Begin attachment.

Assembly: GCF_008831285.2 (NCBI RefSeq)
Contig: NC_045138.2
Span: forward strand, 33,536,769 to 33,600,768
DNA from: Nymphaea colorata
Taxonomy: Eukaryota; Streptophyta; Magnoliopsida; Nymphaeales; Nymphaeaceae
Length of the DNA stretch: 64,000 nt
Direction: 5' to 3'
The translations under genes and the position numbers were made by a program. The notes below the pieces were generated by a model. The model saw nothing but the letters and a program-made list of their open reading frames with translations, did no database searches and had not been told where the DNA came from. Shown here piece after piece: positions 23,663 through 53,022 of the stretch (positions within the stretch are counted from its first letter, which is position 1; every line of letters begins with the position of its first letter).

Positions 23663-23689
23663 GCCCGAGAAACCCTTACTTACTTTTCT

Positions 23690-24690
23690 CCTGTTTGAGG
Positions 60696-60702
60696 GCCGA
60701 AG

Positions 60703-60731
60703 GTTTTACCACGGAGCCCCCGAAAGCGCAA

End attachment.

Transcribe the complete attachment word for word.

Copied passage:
Assembly: GCF_008831285.2 (NCBI RefSeq)
Contig: NC_045138.2
Span: forward strand, 33,536,769 to 33,600,768
DNA from: Nymphaea colorata
Taxonomy: Eukaryota; Streptophyta; Magnoliopsida; Nymphaeales; Nymphaeaceae
Length of the DNA stretch: 64,000 nt
Direction: 5' to 3'
The translations under genes and the position numbers were made by a program. The notes below the pieces were generated by a model. The model saw nothing but the letters and a program-made list of their open reading frames with translations, did no database searches and had not been told where the DNA came from. Shown here piece after piece: positions 23,663 through 53,022 of the stretch (positions within the stretch are counted from its first letter, which is position 1; every line of letters begins with the position of its first letter).

Positions 23663-23689
23663 GCCCGAGAAACCCTTACTTACTTTTCT

Positions 23690-24690
23690 CCTGTTTGAGG
Positions 60696-60702
60696 GCCGA
60701 AG

Positions 60703-60731
60703 GTTTTACCACGGAGCCCCCGAAAGCGCAA